Industry research has found that employers are more often concerned with performance gaps in soft skills—skills such as collaboration, critical thinking, problem solving, and communication—over technical hard skills—skills such as how to use equipment, and performing work tasks and procedures.
Corporate Strategy and Learning Center
An environmental analysis seeks to understand the dynamic needs of workers and the organization itself, considering factors such as organizational culture, working conditions, interpersonal relationships, and the underlying training motivation. The environmental analysis considers both physical and psychosocial factors to develop a “real-world” perspective of the learning initiative and its chances for success.
We do our professional best to create solutions that improve performance, but how do we know whether they actually do?
We may measure improved performance at the event where the performance solution is deployed. We may conduct an assessment of performance improvement later on, just to make sure it sticks. Then we move on to the next project.
Learning professionals must define ways to ensure the performance improvement remains in place, to sustain the business improvement our sponsors and stakeholders expect. Here are some common obstacles that may hide the fact that performance has not improved or is not sustained, and how we can overcome them.
This is part of our ongoing series, Interviews with Learning Leaders.
Bob Pike is an icon in the learning & development industry. No longer affiliated with the eponymous consulting group he founded in 1979, Bob remains a fixture on the talent development speaking circuit. He has authored more than two dozen books about adult learning, including The Master Trainer Handbook. He even has his own Wikipedia page.
Many learning leaders and organizations use the word performance so broadly, so easily, and so frequently, yet with very little intention or follow-through.
Despite its ubiquity in the learning & development space, when most people talk about performance, they're really talking about training. And even when learning leaders are actually talking about performance, for the most part it's in the context of performance management, not performance improvement—a focus on removing all barriers to performance. These well-intentioned people have one or maybe two tools in their learning toolbox to impact workplace performance, and that's just not enough. This is where Abraham Maslow's famous quote comes from: “If all you have is a hammer, everything starts looking like a nail.”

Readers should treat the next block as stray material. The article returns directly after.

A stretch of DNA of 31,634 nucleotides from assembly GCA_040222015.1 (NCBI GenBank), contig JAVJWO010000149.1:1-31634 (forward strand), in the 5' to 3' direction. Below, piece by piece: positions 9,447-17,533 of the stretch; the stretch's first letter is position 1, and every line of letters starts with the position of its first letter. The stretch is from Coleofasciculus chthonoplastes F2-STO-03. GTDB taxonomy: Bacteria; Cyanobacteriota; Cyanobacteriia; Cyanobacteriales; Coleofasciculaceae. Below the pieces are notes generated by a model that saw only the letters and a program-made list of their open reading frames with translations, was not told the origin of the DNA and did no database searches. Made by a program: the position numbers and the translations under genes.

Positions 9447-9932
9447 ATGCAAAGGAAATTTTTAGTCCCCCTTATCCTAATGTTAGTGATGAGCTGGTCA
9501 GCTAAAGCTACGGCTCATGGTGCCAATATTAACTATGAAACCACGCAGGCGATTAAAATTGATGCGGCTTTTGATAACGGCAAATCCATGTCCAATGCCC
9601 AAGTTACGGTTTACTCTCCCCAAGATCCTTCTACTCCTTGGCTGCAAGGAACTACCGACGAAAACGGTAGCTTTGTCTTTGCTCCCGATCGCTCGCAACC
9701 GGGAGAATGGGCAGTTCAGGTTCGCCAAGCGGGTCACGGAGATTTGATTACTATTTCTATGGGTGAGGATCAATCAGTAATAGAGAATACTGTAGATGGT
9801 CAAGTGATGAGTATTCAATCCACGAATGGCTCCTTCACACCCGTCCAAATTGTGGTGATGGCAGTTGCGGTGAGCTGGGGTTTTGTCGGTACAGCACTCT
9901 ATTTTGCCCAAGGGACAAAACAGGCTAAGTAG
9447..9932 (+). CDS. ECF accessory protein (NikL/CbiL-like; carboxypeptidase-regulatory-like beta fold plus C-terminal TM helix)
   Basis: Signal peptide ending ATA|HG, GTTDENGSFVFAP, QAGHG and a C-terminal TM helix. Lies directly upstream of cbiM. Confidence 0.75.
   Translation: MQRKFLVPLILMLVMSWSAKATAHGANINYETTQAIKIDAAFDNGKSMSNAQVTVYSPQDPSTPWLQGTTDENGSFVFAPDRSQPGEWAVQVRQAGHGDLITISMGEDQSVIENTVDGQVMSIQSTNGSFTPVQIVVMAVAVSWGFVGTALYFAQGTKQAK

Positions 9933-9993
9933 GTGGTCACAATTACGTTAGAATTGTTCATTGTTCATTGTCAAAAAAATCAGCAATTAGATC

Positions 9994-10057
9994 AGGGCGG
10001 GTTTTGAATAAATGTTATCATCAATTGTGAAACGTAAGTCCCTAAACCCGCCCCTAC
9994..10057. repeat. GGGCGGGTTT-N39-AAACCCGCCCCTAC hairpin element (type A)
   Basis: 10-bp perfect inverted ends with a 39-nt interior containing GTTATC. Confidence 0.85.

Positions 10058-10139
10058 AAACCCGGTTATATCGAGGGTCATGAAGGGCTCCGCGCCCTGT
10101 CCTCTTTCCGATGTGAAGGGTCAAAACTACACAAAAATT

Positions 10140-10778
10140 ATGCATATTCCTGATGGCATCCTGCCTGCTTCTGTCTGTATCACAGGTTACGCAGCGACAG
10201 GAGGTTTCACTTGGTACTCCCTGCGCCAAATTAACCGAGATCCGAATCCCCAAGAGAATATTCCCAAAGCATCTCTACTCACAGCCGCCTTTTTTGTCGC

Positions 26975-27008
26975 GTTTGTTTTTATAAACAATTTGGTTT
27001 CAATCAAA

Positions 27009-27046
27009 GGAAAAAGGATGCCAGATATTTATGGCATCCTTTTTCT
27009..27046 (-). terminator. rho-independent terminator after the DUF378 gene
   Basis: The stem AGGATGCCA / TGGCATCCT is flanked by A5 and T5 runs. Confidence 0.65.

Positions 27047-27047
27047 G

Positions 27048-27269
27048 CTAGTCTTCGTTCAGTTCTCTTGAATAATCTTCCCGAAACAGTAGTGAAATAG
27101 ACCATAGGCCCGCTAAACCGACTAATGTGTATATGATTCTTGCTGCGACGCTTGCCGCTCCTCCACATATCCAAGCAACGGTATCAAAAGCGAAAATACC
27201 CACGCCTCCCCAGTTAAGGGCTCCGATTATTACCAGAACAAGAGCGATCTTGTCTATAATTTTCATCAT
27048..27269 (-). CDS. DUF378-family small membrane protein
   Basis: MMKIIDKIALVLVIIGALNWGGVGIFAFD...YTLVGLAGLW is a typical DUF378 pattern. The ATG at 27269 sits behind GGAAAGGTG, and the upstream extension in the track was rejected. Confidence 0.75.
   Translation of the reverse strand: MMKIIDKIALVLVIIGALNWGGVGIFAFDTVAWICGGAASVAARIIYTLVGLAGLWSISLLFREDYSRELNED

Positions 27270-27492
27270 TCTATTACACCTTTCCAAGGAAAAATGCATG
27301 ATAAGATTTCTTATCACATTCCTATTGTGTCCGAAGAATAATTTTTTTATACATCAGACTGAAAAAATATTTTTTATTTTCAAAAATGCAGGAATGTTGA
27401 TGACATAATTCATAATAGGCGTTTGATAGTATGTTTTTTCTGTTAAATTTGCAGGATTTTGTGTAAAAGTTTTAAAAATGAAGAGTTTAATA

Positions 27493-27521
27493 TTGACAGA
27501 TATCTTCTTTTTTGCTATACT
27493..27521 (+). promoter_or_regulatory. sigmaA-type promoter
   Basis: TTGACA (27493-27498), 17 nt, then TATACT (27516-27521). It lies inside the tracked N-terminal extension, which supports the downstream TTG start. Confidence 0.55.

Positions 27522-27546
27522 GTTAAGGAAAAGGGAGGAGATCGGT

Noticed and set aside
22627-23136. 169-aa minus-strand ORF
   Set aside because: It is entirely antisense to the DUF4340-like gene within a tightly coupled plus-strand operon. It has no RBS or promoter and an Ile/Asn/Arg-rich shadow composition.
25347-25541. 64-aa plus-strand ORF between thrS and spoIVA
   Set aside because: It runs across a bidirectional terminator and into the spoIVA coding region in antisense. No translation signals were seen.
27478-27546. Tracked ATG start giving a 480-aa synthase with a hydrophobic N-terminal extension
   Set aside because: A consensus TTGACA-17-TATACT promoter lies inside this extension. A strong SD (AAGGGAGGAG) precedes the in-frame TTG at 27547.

The learning and development profession is experiencing a sea change in expectations—it's no longer sufficient to merely be the knowledge and skills team, reactively executing demands from other departments.
As the learning function becomes more adept at proving its business value through alignment and business-focused metrics, it's no longer acceptable for other business areas to treat L&D like an employee repair shop. Traditionally, the kneejerk response to any performance issue has been to develop training initiatives. But that is flawed, because as we know, workplace performance is about more than just the performer.
To match these new expectations, learning leaders need to change the way their L&D staff members think about themselves. Rather than being the "learning team," in reality we need to become the "performance team"—the folks that the business can rely on to get to the bottom of performance issues and create integrated, sustainable performance interventions.
Organizations spend billions of dollars every year training their employees, yet according to a 2014 Association for Talent Development (ATD) survey, only 7% of the total training budget is spent on improving the skills of sales teams. Given the universal importance of sales to an organization, many companies are missing a tremendous opportunity to share best practices exhibited by top performers. No matter how sought-after the products and services are, if a sales team isn’t effective, the company is not realizing its full potential.
Strong sales is the engine of any thriving company, and requires its own coaching, mentoring, and development opportunities. The lack of new prospects, movement within the sales pipeline, or ability to close new business may be due to the organization’s inability to develop, prepare, and mentor salespeople within their organization.
Knowing the actual data that drives the success of your learning solutions is one of the best ways to ensure continuation of those training programs, especially if the training return on investment is high and the learning function is perceived to deliver business value.
Pinpointing the exact contributors to success of training initiatives or performance solutions can be tricky if you don't know where to begin, though. Here are some tips for determining the return on investment measure of performance and sifting through the seemingly unending stream of learning data.